If there was a situation such as a medical need or emergency which required unblinding, the principal investigator will be informed and make the final decision.


Individuals will be assigned to a family physician at the intervention center. RCT compliance can be obtained daily through treatment records in the treatment instrument. Treatment will be recorded in the electronic medical record of participants. Relevant concomitant care and interventions that are permitted during the RCT will be shown to each participant.

All three groups will receive routine radiotherapy floor rehabilitation, including neuromuscular stimulation, magnetic therapy, or PF phototherapy. The instrument which will be used to administer neuromuscular stimulation of PF muscles will be Phenix-USB4 (Vivaltis, Paris, France). It uses 10-min low-frequency electrical stimulation and 15-min exercises for PF muscles for a total of 25 min per day. Magnetic therapy of the PF will be done using a Magneuro 60F system (Vishee Medical Technology, Nanjing, China). Moderate analgesic high-frequency stimulation for 20 min per day will be carried out. Light therapy will be undertaken using Hydrosun® Irradiator 500 (Hydrosun Medizintechnik, Müllheim, Germany). This employs direct irradiation of the pain site at a distance of 20–30 cm for 20 min per day. Conventional treatments will be carried out five times per week.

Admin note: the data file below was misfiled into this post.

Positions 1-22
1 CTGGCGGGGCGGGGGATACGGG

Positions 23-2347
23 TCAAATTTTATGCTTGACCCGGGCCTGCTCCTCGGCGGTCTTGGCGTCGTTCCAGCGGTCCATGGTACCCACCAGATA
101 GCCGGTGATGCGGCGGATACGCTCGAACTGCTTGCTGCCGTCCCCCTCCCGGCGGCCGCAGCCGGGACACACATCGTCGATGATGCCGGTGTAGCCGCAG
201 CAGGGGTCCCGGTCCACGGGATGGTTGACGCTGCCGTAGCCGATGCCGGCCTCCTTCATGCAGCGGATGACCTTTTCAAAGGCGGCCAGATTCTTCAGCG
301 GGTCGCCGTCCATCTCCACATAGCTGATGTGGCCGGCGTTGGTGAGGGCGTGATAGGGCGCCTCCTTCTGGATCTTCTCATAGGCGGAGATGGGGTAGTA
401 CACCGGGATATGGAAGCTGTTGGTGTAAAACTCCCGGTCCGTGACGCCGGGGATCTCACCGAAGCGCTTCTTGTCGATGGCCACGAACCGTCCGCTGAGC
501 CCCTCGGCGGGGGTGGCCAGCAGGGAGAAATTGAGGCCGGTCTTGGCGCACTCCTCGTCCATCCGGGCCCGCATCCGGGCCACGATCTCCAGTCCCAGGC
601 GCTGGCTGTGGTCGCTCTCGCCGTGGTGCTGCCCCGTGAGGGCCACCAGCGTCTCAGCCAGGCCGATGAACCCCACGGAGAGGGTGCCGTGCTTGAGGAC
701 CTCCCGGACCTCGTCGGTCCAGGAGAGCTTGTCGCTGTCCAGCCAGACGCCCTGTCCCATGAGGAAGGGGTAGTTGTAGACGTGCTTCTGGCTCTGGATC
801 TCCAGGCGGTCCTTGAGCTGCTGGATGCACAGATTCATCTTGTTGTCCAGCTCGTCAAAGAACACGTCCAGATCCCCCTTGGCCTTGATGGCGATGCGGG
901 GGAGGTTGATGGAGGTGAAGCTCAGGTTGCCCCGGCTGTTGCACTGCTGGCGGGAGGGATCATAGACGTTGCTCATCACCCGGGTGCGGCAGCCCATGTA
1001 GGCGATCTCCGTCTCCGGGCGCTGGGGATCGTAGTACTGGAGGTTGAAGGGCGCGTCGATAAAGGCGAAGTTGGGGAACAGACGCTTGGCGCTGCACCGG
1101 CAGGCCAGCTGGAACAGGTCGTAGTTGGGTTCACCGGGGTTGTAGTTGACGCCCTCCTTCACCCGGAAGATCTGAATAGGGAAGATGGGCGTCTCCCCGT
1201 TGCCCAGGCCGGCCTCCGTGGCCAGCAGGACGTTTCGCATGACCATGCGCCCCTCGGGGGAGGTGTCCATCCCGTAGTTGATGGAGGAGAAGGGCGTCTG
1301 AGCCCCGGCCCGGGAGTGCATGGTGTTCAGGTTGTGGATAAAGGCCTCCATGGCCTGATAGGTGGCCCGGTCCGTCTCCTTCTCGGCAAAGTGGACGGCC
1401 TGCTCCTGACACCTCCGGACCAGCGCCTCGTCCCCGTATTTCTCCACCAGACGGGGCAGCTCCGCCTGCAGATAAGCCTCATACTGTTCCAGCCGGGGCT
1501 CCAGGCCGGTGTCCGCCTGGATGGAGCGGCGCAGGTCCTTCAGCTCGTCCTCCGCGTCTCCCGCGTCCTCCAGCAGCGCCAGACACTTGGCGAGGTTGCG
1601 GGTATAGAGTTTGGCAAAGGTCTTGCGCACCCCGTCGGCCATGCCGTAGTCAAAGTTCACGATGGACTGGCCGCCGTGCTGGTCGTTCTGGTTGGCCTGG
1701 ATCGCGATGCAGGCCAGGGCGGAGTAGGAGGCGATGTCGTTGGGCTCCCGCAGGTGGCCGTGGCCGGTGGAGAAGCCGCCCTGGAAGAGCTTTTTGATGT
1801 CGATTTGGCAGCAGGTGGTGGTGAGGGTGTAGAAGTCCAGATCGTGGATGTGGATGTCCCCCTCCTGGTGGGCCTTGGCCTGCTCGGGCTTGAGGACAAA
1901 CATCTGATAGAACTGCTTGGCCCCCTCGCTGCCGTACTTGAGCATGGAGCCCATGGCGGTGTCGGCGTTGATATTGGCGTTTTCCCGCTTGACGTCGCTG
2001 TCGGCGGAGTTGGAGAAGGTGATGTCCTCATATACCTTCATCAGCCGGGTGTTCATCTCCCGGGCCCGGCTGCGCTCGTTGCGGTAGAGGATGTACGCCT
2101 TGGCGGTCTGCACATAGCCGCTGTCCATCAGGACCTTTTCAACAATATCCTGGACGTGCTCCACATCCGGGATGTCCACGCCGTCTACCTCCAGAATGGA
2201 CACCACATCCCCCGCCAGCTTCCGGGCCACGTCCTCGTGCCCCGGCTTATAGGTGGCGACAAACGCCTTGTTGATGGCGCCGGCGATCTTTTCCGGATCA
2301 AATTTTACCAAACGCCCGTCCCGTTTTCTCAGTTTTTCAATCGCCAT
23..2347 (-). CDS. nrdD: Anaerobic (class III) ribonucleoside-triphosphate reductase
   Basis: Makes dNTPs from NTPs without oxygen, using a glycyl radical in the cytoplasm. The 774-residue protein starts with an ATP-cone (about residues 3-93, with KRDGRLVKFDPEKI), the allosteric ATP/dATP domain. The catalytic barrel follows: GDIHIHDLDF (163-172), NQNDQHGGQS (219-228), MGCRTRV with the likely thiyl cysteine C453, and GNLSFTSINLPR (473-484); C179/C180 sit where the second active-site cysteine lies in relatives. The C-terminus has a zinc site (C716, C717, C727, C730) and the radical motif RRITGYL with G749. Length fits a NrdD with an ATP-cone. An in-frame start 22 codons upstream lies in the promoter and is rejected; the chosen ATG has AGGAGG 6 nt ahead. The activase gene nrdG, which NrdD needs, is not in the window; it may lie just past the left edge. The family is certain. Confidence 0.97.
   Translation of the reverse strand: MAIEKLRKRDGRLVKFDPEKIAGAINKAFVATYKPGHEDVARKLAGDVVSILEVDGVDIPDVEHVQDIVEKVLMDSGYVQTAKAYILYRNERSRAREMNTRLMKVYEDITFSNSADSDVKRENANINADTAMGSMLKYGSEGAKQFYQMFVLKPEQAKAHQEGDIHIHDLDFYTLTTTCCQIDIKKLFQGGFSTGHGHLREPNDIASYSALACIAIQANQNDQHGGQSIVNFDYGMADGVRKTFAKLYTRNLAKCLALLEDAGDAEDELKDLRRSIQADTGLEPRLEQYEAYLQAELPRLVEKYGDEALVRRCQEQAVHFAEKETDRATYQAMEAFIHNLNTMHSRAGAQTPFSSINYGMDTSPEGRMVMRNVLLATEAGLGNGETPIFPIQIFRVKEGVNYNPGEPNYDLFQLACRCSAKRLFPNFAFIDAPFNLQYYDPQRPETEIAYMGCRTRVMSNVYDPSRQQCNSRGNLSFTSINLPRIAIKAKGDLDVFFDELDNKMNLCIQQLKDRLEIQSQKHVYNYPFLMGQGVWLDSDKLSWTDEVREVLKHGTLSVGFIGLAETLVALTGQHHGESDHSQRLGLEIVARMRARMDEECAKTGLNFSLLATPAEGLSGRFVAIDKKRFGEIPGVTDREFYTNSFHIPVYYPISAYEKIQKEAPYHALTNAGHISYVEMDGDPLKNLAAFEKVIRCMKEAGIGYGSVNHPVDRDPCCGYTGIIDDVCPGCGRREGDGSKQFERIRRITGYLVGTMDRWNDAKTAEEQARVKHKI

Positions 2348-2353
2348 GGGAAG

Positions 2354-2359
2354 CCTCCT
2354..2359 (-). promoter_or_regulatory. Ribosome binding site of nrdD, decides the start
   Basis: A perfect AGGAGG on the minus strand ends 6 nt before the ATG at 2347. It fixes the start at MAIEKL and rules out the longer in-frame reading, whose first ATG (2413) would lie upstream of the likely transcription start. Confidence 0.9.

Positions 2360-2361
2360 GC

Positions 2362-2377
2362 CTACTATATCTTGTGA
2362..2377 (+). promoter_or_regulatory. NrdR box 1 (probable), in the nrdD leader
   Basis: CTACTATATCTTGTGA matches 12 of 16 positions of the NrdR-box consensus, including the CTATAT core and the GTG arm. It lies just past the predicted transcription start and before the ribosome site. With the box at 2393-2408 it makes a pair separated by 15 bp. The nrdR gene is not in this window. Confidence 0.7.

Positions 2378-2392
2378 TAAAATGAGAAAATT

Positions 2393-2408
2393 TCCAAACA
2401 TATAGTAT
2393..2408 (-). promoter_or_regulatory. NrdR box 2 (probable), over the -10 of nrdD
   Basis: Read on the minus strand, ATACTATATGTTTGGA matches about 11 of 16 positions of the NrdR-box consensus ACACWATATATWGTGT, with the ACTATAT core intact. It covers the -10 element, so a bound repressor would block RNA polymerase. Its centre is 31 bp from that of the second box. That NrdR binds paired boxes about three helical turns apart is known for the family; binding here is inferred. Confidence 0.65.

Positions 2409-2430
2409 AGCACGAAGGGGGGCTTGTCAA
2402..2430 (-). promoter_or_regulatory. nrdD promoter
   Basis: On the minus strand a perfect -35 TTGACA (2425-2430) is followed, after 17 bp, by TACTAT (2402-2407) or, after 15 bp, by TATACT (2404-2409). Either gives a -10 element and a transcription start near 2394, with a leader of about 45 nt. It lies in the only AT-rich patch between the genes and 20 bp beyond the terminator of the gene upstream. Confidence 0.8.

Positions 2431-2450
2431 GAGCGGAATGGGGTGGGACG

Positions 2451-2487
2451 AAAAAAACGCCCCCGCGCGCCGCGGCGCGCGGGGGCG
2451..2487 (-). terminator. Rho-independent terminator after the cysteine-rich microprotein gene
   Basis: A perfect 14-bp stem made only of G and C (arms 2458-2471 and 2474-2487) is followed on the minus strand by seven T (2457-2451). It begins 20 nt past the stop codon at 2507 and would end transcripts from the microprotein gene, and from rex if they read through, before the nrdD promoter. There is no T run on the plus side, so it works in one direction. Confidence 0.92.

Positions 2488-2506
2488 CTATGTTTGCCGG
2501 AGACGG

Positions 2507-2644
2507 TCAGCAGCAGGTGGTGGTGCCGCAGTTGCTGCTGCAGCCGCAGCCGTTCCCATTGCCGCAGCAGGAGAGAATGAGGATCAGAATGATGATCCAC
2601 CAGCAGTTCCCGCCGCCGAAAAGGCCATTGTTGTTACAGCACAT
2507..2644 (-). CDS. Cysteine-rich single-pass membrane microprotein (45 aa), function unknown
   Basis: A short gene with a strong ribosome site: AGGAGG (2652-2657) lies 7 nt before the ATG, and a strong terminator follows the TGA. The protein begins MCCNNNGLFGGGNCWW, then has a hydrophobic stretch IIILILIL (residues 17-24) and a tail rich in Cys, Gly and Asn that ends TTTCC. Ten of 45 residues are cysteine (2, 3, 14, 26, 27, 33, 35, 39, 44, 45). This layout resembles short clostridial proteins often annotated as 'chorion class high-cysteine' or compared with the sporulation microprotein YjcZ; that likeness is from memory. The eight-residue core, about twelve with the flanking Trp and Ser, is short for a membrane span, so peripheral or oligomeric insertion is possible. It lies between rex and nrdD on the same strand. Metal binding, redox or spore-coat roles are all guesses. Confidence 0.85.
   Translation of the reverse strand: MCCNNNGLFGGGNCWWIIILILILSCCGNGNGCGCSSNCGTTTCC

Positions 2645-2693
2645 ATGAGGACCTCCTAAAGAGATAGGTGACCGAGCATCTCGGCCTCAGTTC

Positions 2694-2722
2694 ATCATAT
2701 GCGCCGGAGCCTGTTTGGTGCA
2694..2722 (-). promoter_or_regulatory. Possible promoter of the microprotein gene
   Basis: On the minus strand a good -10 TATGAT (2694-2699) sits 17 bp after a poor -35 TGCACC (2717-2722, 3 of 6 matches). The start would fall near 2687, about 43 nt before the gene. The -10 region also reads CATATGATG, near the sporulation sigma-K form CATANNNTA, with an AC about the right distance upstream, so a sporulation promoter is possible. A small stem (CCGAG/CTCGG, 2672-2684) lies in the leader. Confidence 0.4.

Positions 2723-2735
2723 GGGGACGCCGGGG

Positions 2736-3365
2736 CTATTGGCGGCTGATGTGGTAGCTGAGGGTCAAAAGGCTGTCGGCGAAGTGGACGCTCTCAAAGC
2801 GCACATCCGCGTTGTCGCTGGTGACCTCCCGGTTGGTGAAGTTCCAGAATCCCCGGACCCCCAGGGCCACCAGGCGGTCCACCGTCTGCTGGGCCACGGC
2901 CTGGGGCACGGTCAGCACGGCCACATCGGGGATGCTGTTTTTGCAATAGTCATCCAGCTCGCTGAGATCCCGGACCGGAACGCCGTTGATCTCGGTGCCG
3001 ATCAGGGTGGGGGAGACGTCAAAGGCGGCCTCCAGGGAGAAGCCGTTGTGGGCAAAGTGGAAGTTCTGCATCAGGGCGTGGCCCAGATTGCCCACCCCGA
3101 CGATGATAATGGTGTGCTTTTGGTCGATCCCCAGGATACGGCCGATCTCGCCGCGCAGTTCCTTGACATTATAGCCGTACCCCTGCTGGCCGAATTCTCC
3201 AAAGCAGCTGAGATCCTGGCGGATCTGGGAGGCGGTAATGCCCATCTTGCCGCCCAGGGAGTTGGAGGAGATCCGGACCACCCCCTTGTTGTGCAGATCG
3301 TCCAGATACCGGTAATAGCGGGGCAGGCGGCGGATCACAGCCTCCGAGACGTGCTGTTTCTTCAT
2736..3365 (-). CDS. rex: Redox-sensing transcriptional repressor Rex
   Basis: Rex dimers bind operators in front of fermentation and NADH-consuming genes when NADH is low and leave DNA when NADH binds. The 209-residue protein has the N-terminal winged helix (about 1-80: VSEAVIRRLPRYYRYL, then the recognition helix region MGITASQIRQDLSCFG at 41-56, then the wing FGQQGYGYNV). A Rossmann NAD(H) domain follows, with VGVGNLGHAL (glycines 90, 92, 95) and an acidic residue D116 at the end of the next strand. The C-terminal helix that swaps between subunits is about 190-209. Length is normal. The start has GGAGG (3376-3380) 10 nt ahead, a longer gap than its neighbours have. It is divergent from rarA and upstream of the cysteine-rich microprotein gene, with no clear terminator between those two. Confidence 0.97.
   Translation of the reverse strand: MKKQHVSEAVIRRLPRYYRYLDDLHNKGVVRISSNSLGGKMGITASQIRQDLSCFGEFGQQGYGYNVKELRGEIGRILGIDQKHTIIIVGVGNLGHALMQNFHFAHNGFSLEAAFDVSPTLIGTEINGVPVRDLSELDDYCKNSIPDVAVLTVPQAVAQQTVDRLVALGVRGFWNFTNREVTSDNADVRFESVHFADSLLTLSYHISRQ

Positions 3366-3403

Sham rTMS group

The sham group will receive rTMS with no actual output, stimulated with a fake magnetic stimulation coil that produces the same sound as the real stimulation coil, but without the magnetic field, and has induced a non-stimulating effect.

High-intensity rTMS group